“I thought Long's run-blocking ability put him a little bit ahead of Thomas,’’ Grazianzo said. “I think he's shown improvement every year and is likely to pass Thomas soon if he hasn't already (and for me, these lists are about which guy I'd pick right now, so a guy I think is going to get better is going to get a long look from me). And he earned a bonus point or two from me for playing the last six games of 2010 in a shoulder harness and still being incredible.’’
The best news is, these guys are so young we can have this same argument every year for the next decade. Now, let’s move on to some other notes about the voting in the Power Rankings for left tackles.
Turn off the Light. As we mentioned, Light came in at No. 10. That surprised me a bit because he’s a big name with three Super Bowl championships and three Pro Bowl selections. I had Light at No. 6 and Walker had him at No. 4. But Light didn’t even appear on four ballots, including the one from AFC East representative Tim Graham.
“Matt Light is a quality player, but Stats Inc. blamed him for 10 sacks allowed and four penalties last season, more in each category than his previous two seasons combined,’’ Graham said. “I've always thought Light got more recognition simply from being Tom Brady's left tackle. Once you name the three or four elite tackles and you rack your brain for the next group, it's easy to understand people sorting through the great quarterbacks and asking, 'Who is so-and-so's left tackle?' Light made the Pro Bowl last year, but as an alternate. Light's reputation also is enhanced by his involvement in the union and being a truly rare species: the gregarious Patriot.’’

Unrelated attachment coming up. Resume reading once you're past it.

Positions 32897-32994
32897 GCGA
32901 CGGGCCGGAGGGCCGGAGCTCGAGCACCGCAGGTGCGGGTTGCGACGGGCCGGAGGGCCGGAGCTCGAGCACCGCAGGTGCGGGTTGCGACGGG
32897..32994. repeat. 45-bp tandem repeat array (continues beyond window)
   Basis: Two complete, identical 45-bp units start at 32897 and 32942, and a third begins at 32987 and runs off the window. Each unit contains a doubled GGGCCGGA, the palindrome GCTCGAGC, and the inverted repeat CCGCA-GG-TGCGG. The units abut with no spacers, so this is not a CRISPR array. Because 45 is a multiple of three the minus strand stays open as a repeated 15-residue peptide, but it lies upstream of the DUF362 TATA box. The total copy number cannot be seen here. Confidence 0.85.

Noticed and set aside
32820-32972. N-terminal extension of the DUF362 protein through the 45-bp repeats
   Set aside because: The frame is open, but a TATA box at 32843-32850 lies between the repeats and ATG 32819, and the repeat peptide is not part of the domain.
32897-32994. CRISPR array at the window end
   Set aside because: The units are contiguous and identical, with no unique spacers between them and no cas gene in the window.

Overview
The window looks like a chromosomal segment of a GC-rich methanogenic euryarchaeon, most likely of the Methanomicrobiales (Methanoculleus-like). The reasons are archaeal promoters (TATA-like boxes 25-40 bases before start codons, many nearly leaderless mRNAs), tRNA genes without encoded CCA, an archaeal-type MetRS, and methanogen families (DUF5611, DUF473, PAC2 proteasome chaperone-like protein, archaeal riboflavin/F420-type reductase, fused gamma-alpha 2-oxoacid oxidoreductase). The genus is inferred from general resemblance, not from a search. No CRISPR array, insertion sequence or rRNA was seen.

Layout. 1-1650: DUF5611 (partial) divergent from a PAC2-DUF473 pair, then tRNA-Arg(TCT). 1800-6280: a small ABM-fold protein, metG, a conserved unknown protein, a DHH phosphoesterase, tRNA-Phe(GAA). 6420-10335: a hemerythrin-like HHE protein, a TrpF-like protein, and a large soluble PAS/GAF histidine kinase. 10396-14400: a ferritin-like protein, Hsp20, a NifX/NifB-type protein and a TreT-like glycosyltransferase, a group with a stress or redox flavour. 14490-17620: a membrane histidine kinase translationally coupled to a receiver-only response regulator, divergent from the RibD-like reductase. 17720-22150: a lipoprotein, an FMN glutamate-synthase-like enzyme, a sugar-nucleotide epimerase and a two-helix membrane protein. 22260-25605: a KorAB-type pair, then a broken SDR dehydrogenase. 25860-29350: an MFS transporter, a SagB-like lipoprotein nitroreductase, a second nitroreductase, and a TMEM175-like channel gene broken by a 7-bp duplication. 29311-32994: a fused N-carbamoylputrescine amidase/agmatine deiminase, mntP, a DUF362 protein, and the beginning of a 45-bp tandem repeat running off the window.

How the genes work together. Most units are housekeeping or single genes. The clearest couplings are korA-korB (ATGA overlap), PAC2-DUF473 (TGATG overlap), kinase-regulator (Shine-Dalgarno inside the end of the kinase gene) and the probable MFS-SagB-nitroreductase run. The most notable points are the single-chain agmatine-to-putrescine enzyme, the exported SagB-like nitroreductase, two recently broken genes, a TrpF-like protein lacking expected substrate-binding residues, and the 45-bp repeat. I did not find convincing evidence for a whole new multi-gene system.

Also-rans. Andrew Whitworth, Chad Clifton, Doug Free, Russell Okung and Jeff Backus didn’t make the top 10, but each received votes.
“I don't think there are 10 elite or even complete left tackles in the NFL,’’ NFC West blogger Mike Sando said. “I list Okung on a very short list of players with the talent and makeup to be elite at that position. Okung hasn't played enough to this point, but I think he'll join that group this season. Listing someone with considerably less ability was the alternative.’’
The longest shot. Somewhere, former Tampa Bay general manager Bruce Allen and coach Jon Gruden are smiling at Penn’s name appearing on this list. It’s true, they headed the regime that signed Penn as a free agent in 2007 after he was cut by Minnesota in 2006. Then again, they were also the ones who signed Luke Petitgout, and Penn only got a chance to play because Petitgout turned out to be washed up. I used to subscribe to the theory that you needed to use a first-round pick to get a good left tackle. But Penn has shown that’s not necessary. In his case, he simply made the most of his shot at playing time and turned it into a $48 million contract as training camp started last year.